Contrary to the popular belief that introverts are a minority population, a recent study sheds light on the prevalence of introverts. According to the data collected by the Myers-Briggs Foundation, approximately 51% of the sample indicated being an introvert (Statistics Brain, 2016). In other words, there were slightly more people who identified as introverts than extroverts in this sample.
How could this be? Historically, the media has taught us that introverts are shy, recluse, and anti-social. If that is the case, why are we not seeing roughly half of the people we interact with avoiding us. More so, why would 51% of this study’s sample engage in being participants in this study? The fact of the matter is that while some introverts may be reserved, comfortable being alone, and perfectly fine with interacting with just a few people, it does not mean that introverts do not enjoy interacting daily on social media with a wide range of online friends. As such, can you still be considered an introvert if you are active on social media?
Though the question seems paradoxical, the endless sea of topics and groups on social media can surely cater to the most recluse of recluses as long as they have two thumbs and internet access. In fact, a simple Google search of “recluse online community” yielded roughly 4,670,000 recluse-related sites in 0.33 seconds. In other words, virtually anyone can use the Internet for social communication anytime at almost any location. More so, the Internet environment has an added feat for people who feel like their identity carries a stigma: anonymity (McKenna & Bargh, 1998).
An anonymous Internet environment makes it possible for users to find like-minded people to build meaningful relationships with, from almost any part of the world. With approximately 40% of the world having access to the internet (Internet Live Stats, 2015), the probability of finding someone who shares similar interests as yours is extremely high. In addition to having anonymity, with the ability to form relationships without being physically present and or in proximity, the Internet environment provides the users complete control of logging on and off and editing their texts whenever they please (McKenna & Bargh, 2000). Bargh, McKenna, and Fitzsimons (2002) suggest that the two primary reasons that introverts interact online are (1) self-related motives and (2) social-related motives.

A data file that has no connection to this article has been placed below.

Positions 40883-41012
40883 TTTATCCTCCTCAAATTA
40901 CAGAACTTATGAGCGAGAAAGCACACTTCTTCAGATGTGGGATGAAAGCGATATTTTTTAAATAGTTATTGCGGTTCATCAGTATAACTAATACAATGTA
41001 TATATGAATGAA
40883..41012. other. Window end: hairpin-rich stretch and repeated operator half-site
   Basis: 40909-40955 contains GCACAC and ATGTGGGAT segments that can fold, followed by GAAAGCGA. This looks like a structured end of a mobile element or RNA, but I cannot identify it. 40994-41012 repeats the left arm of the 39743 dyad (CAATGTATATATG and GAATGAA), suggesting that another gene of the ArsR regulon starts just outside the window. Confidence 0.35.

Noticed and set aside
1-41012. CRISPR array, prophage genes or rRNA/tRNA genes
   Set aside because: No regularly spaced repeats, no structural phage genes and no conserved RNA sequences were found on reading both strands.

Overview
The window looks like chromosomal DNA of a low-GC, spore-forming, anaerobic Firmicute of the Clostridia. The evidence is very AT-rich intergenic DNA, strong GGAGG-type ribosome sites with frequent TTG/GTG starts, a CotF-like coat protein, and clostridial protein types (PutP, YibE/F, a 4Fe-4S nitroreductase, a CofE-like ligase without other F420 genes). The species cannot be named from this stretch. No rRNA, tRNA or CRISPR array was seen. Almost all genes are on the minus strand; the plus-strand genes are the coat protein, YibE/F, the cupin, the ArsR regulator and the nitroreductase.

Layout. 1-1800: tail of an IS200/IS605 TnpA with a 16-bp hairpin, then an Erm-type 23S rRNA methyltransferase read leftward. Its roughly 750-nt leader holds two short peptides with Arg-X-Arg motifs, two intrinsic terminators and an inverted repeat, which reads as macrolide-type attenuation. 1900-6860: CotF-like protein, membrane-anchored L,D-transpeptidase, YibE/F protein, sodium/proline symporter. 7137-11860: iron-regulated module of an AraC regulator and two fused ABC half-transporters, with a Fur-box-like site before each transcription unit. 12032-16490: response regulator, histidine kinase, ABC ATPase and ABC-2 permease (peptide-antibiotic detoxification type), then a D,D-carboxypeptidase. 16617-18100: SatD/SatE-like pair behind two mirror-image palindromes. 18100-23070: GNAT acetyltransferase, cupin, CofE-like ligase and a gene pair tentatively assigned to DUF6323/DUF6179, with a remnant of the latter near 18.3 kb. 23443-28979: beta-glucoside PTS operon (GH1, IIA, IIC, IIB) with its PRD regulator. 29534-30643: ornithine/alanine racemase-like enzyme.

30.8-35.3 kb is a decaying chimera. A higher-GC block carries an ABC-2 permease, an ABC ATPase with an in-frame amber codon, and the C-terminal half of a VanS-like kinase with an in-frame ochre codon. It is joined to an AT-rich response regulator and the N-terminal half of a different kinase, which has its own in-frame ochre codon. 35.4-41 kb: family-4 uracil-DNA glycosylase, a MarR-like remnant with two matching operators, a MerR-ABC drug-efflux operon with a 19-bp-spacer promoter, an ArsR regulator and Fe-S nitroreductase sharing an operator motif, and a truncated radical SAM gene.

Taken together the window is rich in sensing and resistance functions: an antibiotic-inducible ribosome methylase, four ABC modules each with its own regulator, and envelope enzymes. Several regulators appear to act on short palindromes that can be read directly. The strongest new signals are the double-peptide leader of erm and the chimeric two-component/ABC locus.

Rooted in Carl Roger’s theory of the “real self,” McKenna and Bargh postulate that self-related needs are based on the “self’s” desire to interact with society when the conventional method of real world interaction does not work. According to Rogers and colleagues (1951), to achieve true happiness, a person must be able to express themselves in society, despite whether the platform is online or in person. In a study conducted by Amichai-Hamburger, Wainapel, and Fox (2002), forty participants were recruited to examine the “personality characteristics of the user affect the meaning and importance of Internet social interaction in comparison with “real life,” face-to-face interactions” (pg. 125). Results found that introverts found their “real me,” or self, via the Internet, while extroverts found their “real me,” via traditional social interaction.
In sum, can you still be considered an introvert if you are active on social media? Most definitely! Why are introverts active on social media? Similar to extroverts in the mundane world, introverts are actively socializing. In retrospect, introverts seem to socially blossom in platforms that are non-linear, with eco-systems that are not restrained by factors such as income, race, or social economic status. As the digital grows and becomes more ubiquitous, perhaps online platforms will become the norm and the primary method for social interaction. If that is the case, introverts may be the innovators of social interactions compared to their extroverted counterparts.
Amichai-Hamburger, Y., Wainapel, G., & Fox, S. (2002). ” On the Internet no one knows I’m an introvert”: Extroversion, neuroticism, and Internet interaction. Cyberpsychology & behavior, 5(2), 125-128.
Bargh, J. A., McKenna, K. Y., & Fitzsimons, G. M. (2002). Can you see the real me? Activation and expression of the “true self” on the Internet. Journal of social issues, 58(1), 33-48.
Internet Live Stats. (2015). Internet users in the world. Retrieved from http://www.internetlivestats.com/internet-users/
McKenna, K. Y., & Bargh, J. A. (1998). Coming out in the age of the Internet: Identity” demarginalization” through virtual group participation. Journal of personality and social psychology, 75(3), 681.
McKenna, K. Y., & Bargh, J. A. (2000). Plan 9 from cyberspace: The implications of the Internet for personality and social psychology. Personality and social psychology review, 4(1), 57-75.
Rogers, C. R., Rogers, C. R., Freiberg, H. J. R., Rogers, C. R., & Rogers, C. R. (1951). Client-centered therapy: Its current practice, implications, and theory (159.9). Houghton Mifflin.
Statistics Brain (2016, January 24). Myers Briggs Statistics. Retrieved from http://www.statisticbrain.com/myers-briggs-statistics/
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